The CBE might lower interest rates by as much as 400 basis points throughout 2018, which would preserve the attractiveness of local currency domestic debt while leaving real interest rates in positive territory at 3.6%, according to BNP Paribas estimates in a report issued on Sunday.
Moreover, the bank forecasted that the spread between real interest rates and the expected growth rate in 2018/19 (5.5%) should gradually contribute to a reduction in the public debt as a percentage of GDP. Given the limited risk of overheating due to domestic factors such as limited loan penetration, diminishing household purchasing, and the expected appreciation of the Egyptian pound, monetary policy could be eased even further if external constraints were to be reduced.
However, BNP Paribas forecast that inflationary risks cannot be completely neglected. The CBE ’s target of average inflation equivalent to 13% (±3%) in December 2018 seems reasonable, despite further cuts in energy subsidies in H2 2018. A higher than expected increase in oil prices is the main factor that could jeopardise this target.
According to the report, the Egyptian pound floatation in November 2016 had two consequences at the monetary level: leading to a sharp increase in inflation as well as acceleration in money supply growth. The average annual inflation rate more than doubled in the fiscal year (FY) 2016/17 to 23% from 10% the previous year.
However, monetary factors also contributed to inflation; the increase in “hot money” foreign currency inflows in the economy. This was particularly witnessed in portfolio investment inflows, which rose from virtually non-existent levels to $16bn in FY 2016/17, and $8bn in H1 FY 2017/18, along with the return of foreign currency liquidity into the banking system. Both factors contributed to the acceleration in the M2 money supply (taking into consideration cash, checking deposits, savings deposits, money market securities, mutual funds, and other time deposits.)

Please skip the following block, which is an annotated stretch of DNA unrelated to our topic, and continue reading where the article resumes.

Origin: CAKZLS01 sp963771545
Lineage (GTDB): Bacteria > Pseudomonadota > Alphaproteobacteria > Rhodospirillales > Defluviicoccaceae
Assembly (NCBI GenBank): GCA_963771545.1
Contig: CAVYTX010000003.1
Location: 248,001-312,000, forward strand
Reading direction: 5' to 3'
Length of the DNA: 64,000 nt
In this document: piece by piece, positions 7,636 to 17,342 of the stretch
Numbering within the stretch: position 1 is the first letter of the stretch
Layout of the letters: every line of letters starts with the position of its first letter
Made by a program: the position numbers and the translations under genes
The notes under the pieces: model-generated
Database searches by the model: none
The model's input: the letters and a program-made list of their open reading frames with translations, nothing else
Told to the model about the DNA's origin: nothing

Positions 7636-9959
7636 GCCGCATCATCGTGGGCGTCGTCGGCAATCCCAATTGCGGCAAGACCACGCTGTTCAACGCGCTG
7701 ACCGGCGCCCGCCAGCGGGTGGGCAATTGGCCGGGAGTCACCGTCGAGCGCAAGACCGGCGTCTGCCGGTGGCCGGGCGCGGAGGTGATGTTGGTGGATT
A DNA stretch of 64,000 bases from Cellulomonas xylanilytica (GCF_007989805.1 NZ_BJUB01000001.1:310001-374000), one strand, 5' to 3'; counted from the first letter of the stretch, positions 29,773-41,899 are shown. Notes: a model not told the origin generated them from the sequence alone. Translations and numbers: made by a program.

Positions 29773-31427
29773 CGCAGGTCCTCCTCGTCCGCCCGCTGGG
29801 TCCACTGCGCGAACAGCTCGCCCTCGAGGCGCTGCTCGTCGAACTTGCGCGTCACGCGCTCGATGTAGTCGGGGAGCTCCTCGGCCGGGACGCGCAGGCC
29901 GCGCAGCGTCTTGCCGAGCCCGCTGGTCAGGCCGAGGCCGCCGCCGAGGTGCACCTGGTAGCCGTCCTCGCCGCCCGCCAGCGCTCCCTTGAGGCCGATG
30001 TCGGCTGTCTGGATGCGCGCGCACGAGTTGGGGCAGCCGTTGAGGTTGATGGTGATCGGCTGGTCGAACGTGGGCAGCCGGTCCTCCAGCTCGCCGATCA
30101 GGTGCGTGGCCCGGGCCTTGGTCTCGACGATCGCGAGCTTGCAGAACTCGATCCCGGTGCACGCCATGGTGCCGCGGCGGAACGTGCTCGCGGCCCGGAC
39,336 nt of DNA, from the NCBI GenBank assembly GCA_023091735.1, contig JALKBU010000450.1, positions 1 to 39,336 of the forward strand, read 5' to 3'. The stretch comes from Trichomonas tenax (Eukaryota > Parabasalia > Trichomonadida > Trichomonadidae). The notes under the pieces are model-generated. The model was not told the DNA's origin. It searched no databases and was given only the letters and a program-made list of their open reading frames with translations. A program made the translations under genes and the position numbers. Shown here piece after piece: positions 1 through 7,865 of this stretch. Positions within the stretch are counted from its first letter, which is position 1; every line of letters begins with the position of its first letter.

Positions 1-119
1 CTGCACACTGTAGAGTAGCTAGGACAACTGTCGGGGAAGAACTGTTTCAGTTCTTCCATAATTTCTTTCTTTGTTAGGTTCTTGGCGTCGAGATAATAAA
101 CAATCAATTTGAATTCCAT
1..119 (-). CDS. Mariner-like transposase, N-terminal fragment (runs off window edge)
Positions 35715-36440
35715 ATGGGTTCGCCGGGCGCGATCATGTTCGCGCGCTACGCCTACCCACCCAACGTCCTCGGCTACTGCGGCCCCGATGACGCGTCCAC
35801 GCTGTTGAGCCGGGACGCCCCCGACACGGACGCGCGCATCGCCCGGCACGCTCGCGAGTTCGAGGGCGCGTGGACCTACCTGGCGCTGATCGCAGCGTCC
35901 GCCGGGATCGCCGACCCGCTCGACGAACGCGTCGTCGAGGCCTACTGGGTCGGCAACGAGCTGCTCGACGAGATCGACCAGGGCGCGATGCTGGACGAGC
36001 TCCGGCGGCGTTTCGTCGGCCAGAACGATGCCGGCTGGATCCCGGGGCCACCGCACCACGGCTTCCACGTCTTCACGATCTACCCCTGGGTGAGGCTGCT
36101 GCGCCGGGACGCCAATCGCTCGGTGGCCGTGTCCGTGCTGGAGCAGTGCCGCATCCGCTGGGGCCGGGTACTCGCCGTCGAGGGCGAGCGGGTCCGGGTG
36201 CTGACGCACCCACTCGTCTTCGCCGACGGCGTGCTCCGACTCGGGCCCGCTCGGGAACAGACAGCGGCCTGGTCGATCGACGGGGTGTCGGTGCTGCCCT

Despite the easing of inflationary pressures, control of money supply remains a challenge.
The decline in consumer price inflation began in late 2017. Following a peak of 33% in July 2017, the year-over-year CPI rate dropped to 13% in March 2017 (although the average annual rate was 26%). Open market operations currently make up around 20% of the M2 money supply, compared to 7.8% in FY 2015/16.
Moreover, government debt has fallen significantly since mid-2017, due to fiscal deficit reduction, and a eurobonds issuance. Meanwhile, the improvement in foreign currency liquidity in the banking system continues to contribute to M2 money supply growth to account for an average of 1.7% in the past three months compared to 1.8% in 2017.
The report forecasted that in the medium term, the current account balance will remain negative and portfolio investment should stabilise at best, given the expected decline in returns in the local currency. Direct investment, in contrast, should continue going strong, buoyed by bright prospects in the energy sector. Lastly, Egypt will continue to benefit from abundant multi and bilateral financial support.
It added that limiting currency appreciation in the short term would be beneficial to maintaining the country ’s attractiveness to international investors.